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Toronto mayoral candidate Doug Ford addresses the media during a press conference at his campaign headquarters in Toronto on Sept. 24 2014.Fred Lum/The Globe and Mail

Toronto mayoral candidate Doug Ford unveiled new attack ads on Wednesday slamming John Tory's past involvement with a U.S. cable company that filed for bankruptcy protection, charges that his rival's campaign was ready to dispute with a statement from the firm's co-founder.

Mr. Ford said there is a "glaring omission" on the résumé of Mr. Tory, who sat on the board of directors, as well as the board's audit committee, of Charter Communications from 2001 to 2009, when the company filed for bankruptcy protection.

"John Tory presided over [Charter Communications] for one of the largest bankruptcies in U.S. history," Mr. Ford told reporters. "In the end, employees lost their jobs. The company's shareholders, the common people who had invested their hard-earned money, lost almost everything and then John just got up and walked away. These are the lost years in John Tory's résumé."

Mr. Tory's campaign, clearly expecting the charges, immediately handed out a statement from Paul Allen, co-founder of Charter Communications as well as Microsoft, praising his former board member and exonerating him from having a hand in the firm's financial troubles.

"Charter Communications filing for creditor protection arose from events that predated John's time and any implication otherwise is inaccurate," said the statement from Mr. Allen – the 27th-richest man in the United States, according to Forbes magazine.

Mr. Tory responded with questions about Mr. Ford's own employment history.

"I would stack my résumé up against Doug Ford's any day of the week," he told reporters.

"I came in to try and clean up a very difficult situation," he said, describing his role on the Charter board. "I am quite proud of my résumé. It is what it is, set up for all to see."

He later added: "Look at Mr. Ford. … Attack, attack, attack. That's because I think he knows there are huge holes in his own résumé."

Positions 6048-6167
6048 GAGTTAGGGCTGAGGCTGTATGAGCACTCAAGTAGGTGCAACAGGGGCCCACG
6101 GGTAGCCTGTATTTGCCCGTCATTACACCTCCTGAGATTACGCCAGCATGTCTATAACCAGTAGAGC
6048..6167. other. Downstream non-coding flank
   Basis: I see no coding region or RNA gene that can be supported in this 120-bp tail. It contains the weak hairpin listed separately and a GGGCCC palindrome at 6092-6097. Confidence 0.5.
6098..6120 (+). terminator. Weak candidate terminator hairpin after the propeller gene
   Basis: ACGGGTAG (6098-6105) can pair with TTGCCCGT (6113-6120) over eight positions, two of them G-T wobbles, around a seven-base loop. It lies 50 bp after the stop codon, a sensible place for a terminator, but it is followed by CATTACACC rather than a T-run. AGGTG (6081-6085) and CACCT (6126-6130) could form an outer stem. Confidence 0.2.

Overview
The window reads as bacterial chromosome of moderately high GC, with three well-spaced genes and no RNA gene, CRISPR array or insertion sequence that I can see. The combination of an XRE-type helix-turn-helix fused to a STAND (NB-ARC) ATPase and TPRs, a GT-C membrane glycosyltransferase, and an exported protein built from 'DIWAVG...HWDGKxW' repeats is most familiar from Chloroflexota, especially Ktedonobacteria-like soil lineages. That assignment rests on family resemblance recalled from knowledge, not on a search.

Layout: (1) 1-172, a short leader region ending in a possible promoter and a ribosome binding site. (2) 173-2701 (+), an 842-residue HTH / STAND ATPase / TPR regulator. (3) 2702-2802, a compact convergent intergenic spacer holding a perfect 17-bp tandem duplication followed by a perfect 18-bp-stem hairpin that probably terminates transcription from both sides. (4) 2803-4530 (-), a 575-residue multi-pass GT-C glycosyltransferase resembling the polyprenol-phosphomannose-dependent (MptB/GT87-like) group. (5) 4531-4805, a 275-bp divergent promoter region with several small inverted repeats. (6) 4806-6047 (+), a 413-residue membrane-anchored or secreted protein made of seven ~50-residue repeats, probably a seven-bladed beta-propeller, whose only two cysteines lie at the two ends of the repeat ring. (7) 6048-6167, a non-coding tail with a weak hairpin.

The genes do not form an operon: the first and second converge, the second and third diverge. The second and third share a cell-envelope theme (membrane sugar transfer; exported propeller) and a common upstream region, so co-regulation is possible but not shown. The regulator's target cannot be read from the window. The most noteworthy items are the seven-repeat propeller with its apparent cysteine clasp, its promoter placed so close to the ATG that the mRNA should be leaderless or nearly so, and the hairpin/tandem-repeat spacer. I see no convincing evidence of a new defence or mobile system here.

Mr. Tory's time with Charter Communications is not mentioned on his campaign website or his LinkedIn profile.

A spokeswoman for Mr. Tory's campaign said his time at Charter is a matter of public record and he has spoken about it openly. Asked about the absence of any reference to the company on his LinkedIn profile or campaign website, Amanda Galbraith said they do not "contain an exhaustive list of all John's charitable and business activities because that would take pages and pages."

According to regulatory filings of the St. Louis-based company, Mr. Tory announced an intention to resign in 2005, after winning a seat in the Ontario Legislature as Progressive Conservative leader. He was re-elected as a director each year until the company filed for Chapter 11 bankruptcy protection from its creditors in 2009.

Asked about Mr. Allen's statement, Mr. Ford said: "You don't all of the sudden file bankruptcy in 2009 and you sit on the board from 2001 to 2009 and say he had nothing to do with it. Twenty billion dollars … by the way, is one of the largest bankruptcies in North American history. You don't let that happen sitting on the board for eight years and just get up and walk away from it."

Mr. Ford unveiled commercials – featuring a storybook and a female narrator – attacking Mr. Tory's role at Charter Communications and also linking the former Rogers executive to the negative-option billing controversy, a public relations fiasco wherein Rogers Communication charged its customers for services unless they declined them.

"It's the same old story, Mr. Tory. You may have been part of sinking the company, but the people won't stand by and let you sink our city," say Mr. Ford's ads, which will begin airing on Thursday.

In a later statement, the Tory campaign addressed Mr. Ford's assertion that Mr. Tory had a hand in negative-option billing by Rogers.

"Doug is not being honest with regard to John's time at Rogers," the statement said, quoting Rogers vice-chairman Phil Lind to clarify that Mr. Tory "was not even working at Rogers" in January of 1995 when the company reversed the practice.

"John joined Rogers in February of 1995 as the president of Rogers Media – a separate division from our cable unit," Mr. Lind is quoted as saying.

With a report from Jeff Gray.

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